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John L. McKenzie (1910–1991)

Author of Dictionary of the Bible

41+ Works 1,909 Members 13 Reviews

About the Author

Father John L. McKenzie (1910-1991), an Old Testament biblical scholar who taught at Loyola University of Chicago, University of Chicago, Notre Dame, and DePaul University, is considered one of the most influential post-WW2 scholars who oriented Catholic thinkers toward modern biblical scholarship. show more Beyond being a prolific writer of books and articles, he was the first Catholic president of the Society of Biblical Literature, and served as president for the Catholic Biblical Association and for Clergy and Laity Concerned. show less
Image credit: Chidiumeano [CC BY-SA 3.0 (https://creativecommons.org/licenses/by-sa/3.0)]

Works by John L. McKenzie

Dictionary of the Bible (1965) 510 copies
Second Isaiah (The Anchor Bible, Vol. 20) (1968) — Translator — 327 copies
Authority in the Church (1966) — Author — 68 copies
The Roman Catholic Church (1969) 68 copies
Vital Concepts of the Bible (1967) 36 copies
The world of the Judges (1965) 20 copies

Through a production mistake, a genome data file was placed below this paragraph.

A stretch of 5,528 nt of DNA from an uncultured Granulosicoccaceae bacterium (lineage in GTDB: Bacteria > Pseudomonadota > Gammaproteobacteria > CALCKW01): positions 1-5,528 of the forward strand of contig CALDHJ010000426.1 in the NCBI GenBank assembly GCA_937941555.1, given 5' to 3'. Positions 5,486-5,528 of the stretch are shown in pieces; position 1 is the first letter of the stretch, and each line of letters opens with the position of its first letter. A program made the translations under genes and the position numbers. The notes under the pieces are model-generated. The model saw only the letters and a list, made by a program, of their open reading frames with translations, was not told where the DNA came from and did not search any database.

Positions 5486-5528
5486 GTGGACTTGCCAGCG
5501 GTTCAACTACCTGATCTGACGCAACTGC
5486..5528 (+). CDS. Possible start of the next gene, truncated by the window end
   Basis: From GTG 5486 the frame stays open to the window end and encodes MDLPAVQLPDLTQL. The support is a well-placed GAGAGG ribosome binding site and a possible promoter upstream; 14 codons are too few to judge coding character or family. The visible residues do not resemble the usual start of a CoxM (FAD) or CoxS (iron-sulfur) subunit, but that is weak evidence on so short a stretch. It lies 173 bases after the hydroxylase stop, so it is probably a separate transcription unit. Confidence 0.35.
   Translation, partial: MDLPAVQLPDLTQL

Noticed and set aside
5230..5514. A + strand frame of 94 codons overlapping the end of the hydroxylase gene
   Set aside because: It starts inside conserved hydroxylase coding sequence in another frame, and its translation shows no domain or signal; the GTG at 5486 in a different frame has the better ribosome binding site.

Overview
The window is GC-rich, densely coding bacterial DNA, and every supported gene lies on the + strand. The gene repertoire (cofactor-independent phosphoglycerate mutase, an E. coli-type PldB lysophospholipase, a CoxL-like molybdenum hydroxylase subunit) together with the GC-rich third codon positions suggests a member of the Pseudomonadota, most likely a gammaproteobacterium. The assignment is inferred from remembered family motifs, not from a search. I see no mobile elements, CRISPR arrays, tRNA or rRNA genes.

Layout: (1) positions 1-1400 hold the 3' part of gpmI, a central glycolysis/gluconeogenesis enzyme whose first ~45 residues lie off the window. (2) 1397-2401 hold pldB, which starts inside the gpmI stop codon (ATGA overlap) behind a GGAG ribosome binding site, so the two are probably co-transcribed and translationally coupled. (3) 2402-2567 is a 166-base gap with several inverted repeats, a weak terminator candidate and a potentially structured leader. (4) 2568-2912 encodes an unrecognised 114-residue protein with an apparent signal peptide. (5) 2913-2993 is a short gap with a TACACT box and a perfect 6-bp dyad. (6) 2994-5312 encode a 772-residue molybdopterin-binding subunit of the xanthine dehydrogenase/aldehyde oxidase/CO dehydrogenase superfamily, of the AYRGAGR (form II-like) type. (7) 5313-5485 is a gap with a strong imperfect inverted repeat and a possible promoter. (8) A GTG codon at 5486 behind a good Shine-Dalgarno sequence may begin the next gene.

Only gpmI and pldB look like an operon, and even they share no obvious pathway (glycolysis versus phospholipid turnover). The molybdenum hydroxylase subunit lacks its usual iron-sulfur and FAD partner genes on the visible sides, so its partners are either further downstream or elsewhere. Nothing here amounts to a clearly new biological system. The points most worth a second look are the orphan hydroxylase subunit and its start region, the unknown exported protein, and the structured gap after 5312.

Did I say that? (1973) 15 copies
Revelation of st John Vol 1 (1986) — Editor — 7 copies

Associated Works

Advent-Christmas, Series A (1974) 14 copies

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Common Knowledge

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Reviews

 
Flagged
SrMaryLea | Aug 22, 2023 |
purpose and future of authority
 
Flagged
SrMaryLea | 2 other reviews | Aug 22, 2023 |
The devastating thesis of this book is that there is a deadly and irreconcilable opposition between western civilization and Christianity, and that one of them must destroy the other.
 
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StFrancisofAssisi | 1 other review | Jul 11, 2019 |
The question of authority has always been a lively issue within the Roman Catholic Church. While some have warned against the danger of "democratizing" the Church, others have warned against applying too narrowly the "monarchical" model which has been dominant in past centuries.
Father McKenzie's thesis is that these political paradigms simply do not apply to the Church. The Christian community, he points out, is a unique society, and hence its understanding and use of authority must also be unique.
McKenzie shows how Christian authority is unique by illuminating the understanding of authority that Jesus gave to the "society" which He founded. After a brilliant exposition of authority in the New Testament, the author traces how the Church has lost sight of these unique aspects, with a consequent erosion of both Christian authority and Christian freedom.
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StFrancisofAssisi | 2 other reviews | Jul 11, 2019 |

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Statistics

Works
41
Also by
1
Members
1,909
Popularity
#13,485
Rating
3.8
Reviews
13
ISBNs
71
Languages
1

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